Archive | June, 2014

The Life Science Executive’s Fundraising Manifesto: Why I Wrote This Book

26 Jun

By Dennis Ford, Founder & CEO, LSN

If you are a life science entrepreneur who has reached the exciting phase of development when you are actively seeking investors in your firm and product, congratulations! Growing a company to this stage is not an easy process, and although attracting funding isn’t either, if you take the right approach, winning an allocation can become not only an achievable milestone but also a feat you accomplish repeatedly…

Click here to read the entire book introduction



Author, Dennis Ford, and Contributor, Alejandro Zamorano
Book Signing at 2014 BIO International Convention

Heading Upstream & Investing at the Source: RESI Conference Announces Big Pharma Panel

26 Jun

By Tom Crosby, RESI Conference Manager, LSN

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Don’t miss an excellent chance to hear directly from pharma executives looking to fill pipeline gaps via strategic partnerships & alliances; LSN is bringing together representatives from some of the most active big pharma companies involved in early stage life sciences.

Moderated by Bill Kohlbrenner of AbbVie, the audience will hear from:

Panelists will discuss in-depth the key motivators behind big pharma’s shift towards an early stage strategy as a way to fill the gaps in their pipelines. What indication areas are the most sought after? How does an early stage entrepreneur interface with business development executives from pharmaceutical companies? LSN’s Big Pharma RESI Panelists will shed light on these questions and more.

Hear from big pharma executives as they explain how they engage with early stage startups, and how they like to be contacted. The speakers will help the audience understand their timeline for contact, and give advice on how to create a dialogue that leads to a relationship and an eventual alliance. If you need to understand the timeframe and limitations of how big pharma corporate works, this expert session is crucial for you to attend.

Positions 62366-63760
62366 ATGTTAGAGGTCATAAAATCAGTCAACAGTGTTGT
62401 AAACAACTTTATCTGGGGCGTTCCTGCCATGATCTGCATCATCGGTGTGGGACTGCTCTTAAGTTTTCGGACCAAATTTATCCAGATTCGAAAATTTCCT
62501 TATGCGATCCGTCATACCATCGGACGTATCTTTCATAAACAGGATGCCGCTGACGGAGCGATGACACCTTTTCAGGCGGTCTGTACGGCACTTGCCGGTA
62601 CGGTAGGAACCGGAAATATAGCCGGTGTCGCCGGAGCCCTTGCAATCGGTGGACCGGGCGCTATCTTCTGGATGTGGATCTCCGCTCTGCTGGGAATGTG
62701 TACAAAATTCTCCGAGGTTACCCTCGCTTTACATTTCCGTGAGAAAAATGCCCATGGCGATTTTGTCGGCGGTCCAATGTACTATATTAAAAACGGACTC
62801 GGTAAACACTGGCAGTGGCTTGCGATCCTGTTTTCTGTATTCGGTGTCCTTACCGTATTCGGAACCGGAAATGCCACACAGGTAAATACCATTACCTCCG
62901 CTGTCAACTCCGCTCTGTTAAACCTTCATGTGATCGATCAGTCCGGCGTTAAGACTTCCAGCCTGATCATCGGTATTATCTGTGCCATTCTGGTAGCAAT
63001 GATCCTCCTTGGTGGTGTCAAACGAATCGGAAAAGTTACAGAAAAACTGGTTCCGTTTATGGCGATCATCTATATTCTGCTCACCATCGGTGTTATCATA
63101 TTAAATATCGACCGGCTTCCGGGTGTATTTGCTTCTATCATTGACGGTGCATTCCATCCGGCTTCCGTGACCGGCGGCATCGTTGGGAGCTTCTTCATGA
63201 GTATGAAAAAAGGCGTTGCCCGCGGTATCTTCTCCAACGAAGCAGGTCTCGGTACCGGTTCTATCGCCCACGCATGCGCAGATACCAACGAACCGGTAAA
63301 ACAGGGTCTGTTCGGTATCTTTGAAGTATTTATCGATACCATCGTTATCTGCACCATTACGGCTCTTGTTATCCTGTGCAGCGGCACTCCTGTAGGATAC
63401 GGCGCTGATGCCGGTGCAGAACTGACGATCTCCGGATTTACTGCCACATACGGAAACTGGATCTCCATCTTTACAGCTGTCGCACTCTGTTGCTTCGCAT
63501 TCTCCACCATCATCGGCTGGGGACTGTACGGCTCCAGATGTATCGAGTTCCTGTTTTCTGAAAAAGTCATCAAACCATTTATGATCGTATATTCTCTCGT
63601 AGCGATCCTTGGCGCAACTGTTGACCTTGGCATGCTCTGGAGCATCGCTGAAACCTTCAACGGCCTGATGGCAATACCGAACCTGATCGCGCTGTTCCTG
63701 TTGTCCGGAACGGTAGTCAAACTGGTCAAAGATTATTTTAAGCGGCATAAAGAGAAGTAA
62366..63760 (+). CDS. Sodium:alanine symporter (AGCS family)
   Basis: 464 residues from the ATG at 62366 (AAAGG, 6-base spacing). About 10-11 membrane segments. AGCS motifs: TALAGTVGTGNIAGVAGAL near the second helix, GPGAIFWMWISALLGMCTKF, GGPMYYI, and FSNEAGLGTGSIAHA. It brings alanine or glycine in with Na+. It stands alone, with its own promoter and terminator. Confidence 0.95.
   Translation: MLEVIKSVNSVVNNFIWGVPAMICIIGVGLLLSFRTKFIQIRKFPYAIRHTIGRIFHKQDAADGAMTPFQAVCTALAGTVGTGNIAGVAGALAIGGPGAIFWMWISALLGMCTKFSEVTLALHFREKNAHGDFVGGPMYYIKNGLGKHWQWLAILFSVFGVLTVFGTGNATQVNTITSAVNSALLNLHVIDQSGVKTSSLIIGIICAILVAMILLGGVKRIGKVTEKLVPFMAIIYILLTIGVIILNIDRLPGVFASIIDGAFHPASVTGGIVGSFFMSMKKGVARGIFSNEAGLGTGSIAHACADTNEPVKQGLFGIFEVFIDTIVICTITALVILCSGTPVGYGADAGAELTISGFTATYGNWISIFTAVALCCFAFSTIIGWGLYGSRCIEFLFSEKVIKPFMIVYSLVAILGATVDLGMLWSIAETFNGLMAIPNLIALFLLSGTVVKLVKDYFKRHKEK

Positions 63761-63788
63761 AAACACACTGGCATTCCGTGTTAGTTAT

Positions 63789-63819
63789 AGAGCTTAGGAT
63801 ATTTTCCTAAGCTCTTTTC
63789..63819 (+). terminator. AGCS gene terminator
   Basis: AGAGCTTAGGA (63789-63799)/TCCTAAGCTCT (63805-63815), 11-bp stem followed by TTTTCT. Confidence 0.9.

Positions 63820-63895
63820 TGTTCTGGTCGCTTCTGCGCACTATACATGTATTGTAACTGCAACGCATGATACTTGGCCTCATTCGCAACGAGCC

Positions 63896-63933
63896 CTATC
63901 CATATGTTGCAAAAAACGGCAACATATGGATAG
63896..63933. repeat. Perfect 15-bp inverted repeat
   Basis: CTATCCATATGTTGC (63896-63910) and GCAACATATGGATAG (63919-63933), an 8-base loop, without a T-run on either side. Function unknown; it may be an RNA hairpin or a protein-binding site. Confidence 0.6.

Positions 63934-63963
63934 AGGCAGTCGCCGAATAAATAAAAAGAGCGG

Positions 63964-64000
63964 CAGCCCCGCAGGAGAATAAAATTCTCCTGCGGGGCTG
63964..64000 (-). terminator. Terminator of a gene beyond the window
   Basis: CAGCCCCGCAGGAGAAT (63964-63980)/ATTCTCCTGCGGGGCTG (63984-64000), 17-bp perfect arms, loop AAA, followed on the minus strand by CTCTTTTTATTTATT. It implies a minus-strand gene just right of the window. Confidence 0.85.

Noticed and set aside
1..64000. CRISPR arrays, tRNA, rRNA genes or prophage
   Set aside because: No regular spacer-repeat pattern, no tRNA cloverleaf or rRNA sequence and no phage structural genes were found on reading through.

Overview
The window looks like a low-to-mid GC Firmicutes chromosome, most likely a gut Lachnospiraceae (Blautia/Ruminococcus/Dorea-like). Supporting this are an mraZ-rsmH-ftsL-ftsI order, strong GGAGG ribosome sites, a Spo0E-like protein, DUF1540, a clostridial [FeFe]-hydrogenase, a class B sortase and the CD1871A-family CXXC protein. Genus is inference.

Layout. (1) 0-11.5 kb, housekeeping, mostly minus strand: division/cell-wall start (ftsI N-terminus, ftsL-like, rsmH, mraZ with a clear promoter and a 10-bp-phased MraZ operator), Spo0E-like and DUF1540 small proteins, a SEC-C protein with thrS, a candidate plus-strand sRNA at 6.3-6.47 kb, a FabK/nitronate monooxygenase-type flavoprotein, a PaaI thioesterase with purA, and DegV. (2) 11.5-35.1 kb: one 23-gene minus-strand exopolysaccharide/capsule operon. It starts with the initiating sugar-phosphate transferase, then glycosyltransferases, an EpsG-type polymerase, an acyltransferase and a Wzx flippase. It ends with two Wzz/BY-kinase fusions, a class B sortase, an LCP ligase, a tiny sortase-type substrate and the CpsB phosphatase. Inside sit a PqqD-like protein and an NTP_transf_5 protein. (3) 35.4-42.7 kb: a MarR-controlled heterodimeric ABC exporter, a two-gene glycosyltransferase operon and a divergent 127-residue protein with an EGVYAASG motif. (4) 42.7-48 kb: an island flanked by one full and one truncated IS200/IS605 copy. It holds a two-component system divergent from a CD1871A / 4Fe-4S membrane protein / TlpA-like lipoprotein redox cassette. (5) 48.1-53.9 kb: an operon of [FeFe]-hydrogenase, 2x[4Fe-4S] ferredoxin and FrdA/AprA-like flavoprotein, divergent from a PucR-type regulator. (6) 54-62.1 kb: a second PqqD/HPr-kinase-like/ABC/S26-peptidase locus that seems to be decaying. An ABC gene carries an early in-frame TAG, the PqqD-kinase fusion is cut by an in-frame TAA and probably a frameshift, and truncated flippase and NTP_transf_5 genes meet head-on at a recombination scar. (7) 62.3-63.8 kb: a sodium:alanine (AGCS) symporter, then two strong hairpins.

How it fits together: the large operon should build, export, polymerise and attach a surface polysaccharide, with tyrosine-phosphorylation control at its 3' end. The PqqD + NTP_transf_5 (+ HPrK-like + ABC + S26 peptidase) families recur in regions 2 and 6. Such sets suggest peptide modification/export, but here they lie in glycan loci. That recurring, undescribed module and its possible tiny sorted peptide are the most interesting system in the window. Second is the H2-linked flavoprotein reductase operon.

LSN Business Development Corner: Assessing Your Fundraising Acumen

26 Jun

By Jack Fuller, Business Development, LSN

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The perfect fit, the good fit, and the stretcher. Those are the three types of scientist-entrepreneurs I’ve seen do well in their fundraising efforts.

Day in and day out, LSN works with life science companies that are raising capital, and we see an enormous number of talented and intelligent people who cannot conceptualize and execute an outbound fundraising campaign. For one reason or another, otherwise smart people are not able to determine who to approach for capital or discuss their ideas and technology in a clear and convincing manner.

However, some scientist-entrepreneurs are a perfect fit or a good fit for successfully running an outbound fundraising campaign, and some can stretch and make it happen.

The Perfect Fit

This is someone who has built a team to support the fundraising process. The perfect fit realizes the importance of continually updating a contact database with the latest relevant players. He or she understands that professional marketing materials are critical. And he or she is able and willing to do whatever is necessary to secure the future of the company. With little assistance, the perfect fit can take a list of qualified investors and have meaningful dialogues that eventually lead to allocations.

The Good Fit

This usually is a person who is dedicated to fundraising. The good fit has contacts in the industry, is not afraid to pick up the phone and call a stranger, and has run a meeting with potential investors. Still, despite his or her experience, this individual often has difficulty branding the company and technology, crafting a message, and presenting not only a compelling narrative to investors but also one that’s clear so investors can determine quickly if there is a fit with their investment criteria. Because of his or her experience, however, the good fit recognizes what’s missing and can get up to speed quickly.

The Stretcher

This is often a former scientist who had a great idea, which launched a company. Then, he or she wants to get to the next level and realizes that raising money from investors is different from asking friends and family. The stretcher often needs help with fundamental sales and marketing tactics, overhauling the investor materials, and tackling list and task management. Because this individual has an uncommon desire to learn and do whatever is necessary—to stretch—he or she can become a successful fundraiser.

Which one are you?

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